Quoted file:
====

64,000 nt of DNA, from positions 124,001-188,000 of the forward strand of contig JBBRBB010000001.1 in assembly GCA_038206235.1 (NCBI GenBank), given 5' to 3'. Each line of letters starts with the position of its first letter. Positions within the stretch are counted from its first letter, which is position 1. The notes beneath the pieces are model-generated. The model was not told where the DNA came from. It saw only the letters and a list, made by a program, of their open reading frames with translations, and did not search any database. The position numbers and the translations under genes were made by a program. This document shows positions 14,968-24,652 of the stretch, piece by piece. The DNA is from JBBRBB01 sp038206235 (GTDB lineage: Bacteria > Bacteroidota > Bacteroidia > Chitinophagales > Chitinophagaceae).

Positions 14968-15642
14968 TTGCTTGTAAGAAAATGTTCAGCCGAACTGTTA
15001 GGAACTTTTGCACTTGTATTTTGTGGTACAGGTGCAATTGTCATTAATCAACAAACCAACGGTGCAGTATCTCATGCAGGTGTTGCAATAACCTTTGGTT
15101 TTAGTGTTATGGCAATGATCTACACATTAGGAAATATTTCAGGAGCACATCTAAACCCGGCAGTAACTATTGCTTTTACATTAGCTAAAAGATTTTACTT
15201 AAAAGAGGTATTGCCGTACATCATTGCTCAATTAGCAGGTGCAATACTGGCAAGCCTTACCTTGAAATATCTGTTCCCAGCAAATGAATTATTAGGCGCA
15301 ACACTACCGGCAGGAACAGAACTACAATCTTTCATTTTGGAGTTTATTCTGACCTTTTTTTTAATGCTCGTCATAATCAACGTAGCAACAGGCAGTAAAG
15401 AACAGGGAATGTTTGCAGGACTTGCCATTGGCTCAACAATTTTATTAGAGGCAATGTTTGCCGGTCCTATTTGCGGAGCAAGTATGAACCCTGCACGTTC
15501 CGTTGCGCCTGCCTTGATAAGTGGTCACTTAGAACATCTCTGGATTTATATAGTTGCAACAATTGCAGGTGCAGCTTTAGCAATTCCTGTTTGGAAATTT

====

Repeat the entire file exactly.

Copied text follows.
64,000 nt of DNA, from positions 124,001-188,000 of the forward strand of contig JBBRBB010000001.1 in assembly GCA_038206235.1 (NCBI GenBank), given 5' to 3'. Each line of letters starts with the position of its first letter. Positions within the stretch are counted from its first letter, which is position 1. The notes beneath the pieces are model-generated. The model was not told where the DNA came from. It saw only the letters and a list, made by a program, of their open reading frames with translations, and did not search any database. The position numbers and the translations under genes were made by a program. This document shows positions 14,968-24,652 of the stretch, piece by piece. The DNA is from JBBRBB01 sp038206235 (GTDB lineage: Bacteria > Bacteroidota > Bacteroidia > Chitinophagales > Chitinophagaceae).

Positions 14968-15642
14968 TTGCTTGTAAGAAAATGTTCAGCCGAACTGTTA
15001 GGAACTTTTGCACTTGTATTTTGTGGTACAGGTGCAATTGTCATTAATCAACAAACCAACGGTGCAGTATCTCATGCAGGTGTTGCAATAACCTTTGGTT
15101 TTAGTGTTATGGCAATGATCTACACATTAGGAAATATTTCAGGAGCACATCTAAACCCGGCAGTAACTATTGCTTTTACATTAGCTAAAAGATTTTACTT
15201 AAAAGAGGTATTGCCGTACATCATTGCTCAATTAGCAGGTGCAATACTGGCAAGCCTTACCTTGAAATATCTGTTCCCAGCAAATGAATTATTAGGCGCA
15301 ACACTACCGGCAGGAACAGAACTACAATCTTTCATTTTGGAGTTTATTCTGACCTTTTTTTTAATGCTCGTCATAATCAACGTAGCAACAGGCAGTAAAG
15401 AACAGGGAATGTTTGCAGGACTTGCCATTGGCTCAACAATTTTATTAGAGGCAATGTTTGCCGGTCCTATTTGCGGAGCAAGTATGAACCCTGCACGTTC
15501 CGTTGCGCCTGCCTTGATAAGTGGTCACTTAGAACATCTCTGGATTTATATAGTTGCAACAATTGCAGGTGCAGCTTTAGCAATTCCTGTTTGGAAATTT